Category Archives: Happiness

The other siblings

Of course, a book with the title Twin appeals to me as a mother of twins. This book is especially pertinent to me. It’s authored by the twin of a disabled (I do not like that term) twin. Um. What does he have to say? The author is Alan Shawn who happens to be the son of the former editor of The New Yorker. Okay, that probably means that the book is well-written.

The book starts by Shawn revealing that his phobias (which are many) are due mostly to the fact that his sister was shipped off to a residential living facility following a summer at camp. He as also inherited a few phobias from his father. (Aren’t all very bright people a bit off?) And he tells us several times that his father had a protracted love affair while he was raising his family. (This fact is not particularly germaine to the what happens to the other sibling theme, though it does make for interesting reading.)

The most poignant part of the book is when the writer’s literary father observes that Mary (the institutionalized twin) is a happier than they are. This is something to think about. It’s the parents who mostly suffer…and the closest in age sibling (according to the book). Parents bemoan the life that they believe that the disabled child ought  to be living. This is very far from the life that the child lives in real life, of course. Hence, the term “bemoan.” The parents are unhappy because they believe that the child is missing out.

The child, however, does not think that she is missing out. She lives in the same lovely home as her siblings. She eats the same nutritious food (and then some) as her siblings. She has relationships with the same relatives. She goes to school and has friends at the school. The school isn’t the same as her twin and only was for a short time in her educational career, but she’s okay with that. In fact, she’s okay with everything.

Once, I asked Victoria if she’s missed having a normal sister relationship with Isabella. Victoria coolly responded how can she miss something that she never had. I quickly pointed out the other sister relationships in her life, such as mine with her aunt. She just looked at me. WTF. I’ve come to believe (or pretend to believe) it is what it is.

For me, the major theme of the book was not be sure to keep your other children in the loop least they end up with the problems. It was each person in the family impacts the other. Zachary, Isabella’s twin, would not who he is  today without living with Isabella. Of course, the twin thing makes her influence on him more intense. Maybe it has something to do with being bathed in the same amniotic fluid or experiencing the exact same moments together in the womb.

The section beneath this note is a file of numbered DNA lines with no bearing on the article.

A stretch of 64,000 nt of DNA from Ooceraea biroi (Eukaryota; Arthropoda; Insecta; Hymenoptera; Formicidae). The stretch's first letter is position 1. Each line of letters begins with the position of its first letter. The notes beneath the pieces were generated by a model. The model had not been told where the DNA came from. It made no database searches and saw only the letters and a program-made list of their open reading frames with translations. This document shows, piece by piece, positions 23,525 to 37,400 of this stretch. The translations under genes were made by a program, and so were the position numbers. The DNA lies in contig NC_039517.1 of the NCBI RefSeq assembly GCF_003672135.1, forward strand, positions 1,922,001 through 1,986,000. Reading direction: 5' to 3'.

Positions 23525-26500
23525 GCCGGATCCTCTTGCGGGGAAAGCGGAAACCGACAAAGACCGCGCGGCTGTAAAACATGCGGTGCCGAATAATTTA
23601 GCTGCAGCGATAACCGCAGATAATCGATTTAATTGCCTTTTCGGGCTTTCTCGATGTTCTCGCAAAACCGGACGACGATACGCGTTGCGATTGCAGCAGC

You really never know how your kids will end up. In the end, you simply want them to be happy and to be loved.

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Life as a Teenager

Three teens in the house. Living the dream! (FYI: for those of you who were never teenagers —  this is sarcasm.)  The angst! The communication breakdown. The fashion sense (or lack thereof)! Isabella experiences many of the same stuff as typical teens. Of course, there are differences. The most glaring to me, as her parent and as a former teen (yes, teens, I was once a teenager), is her lack of a social life.

Most Friday and Saturday nights, Vitoria and Zachary have plans. Victoria’s are, of course, made on Mondays and discussed throughout the entire week; while Zachary’s are made about 2 minutes before departing the house. Isabella has no plans — either planned or last minute. It saddens me as a former social butterfly. Here’s yet another piece of life that Isabella is missing out on.

While we were dining with my college roommate (with whom I spent many Friday & Saturday nights) and her husband , I commented that it was sad that Isabella was home and the other two were out. Kathleen replied, there are sadder things. Um. She was right. Was it really sad that my “different daughter” (that’s a good book title!) did not have a rocking social life? Isabella doesn’t care. Only I care. She never says why can’t I go out and hang out at Cadman Plaza and eat at a diner (Victoria’s activities) or watch my friends play on an X-box (what Zachary does). She doesn’t even ask why she doesn’t go to school with her twin brother. She is happy. Isn’t that what counts?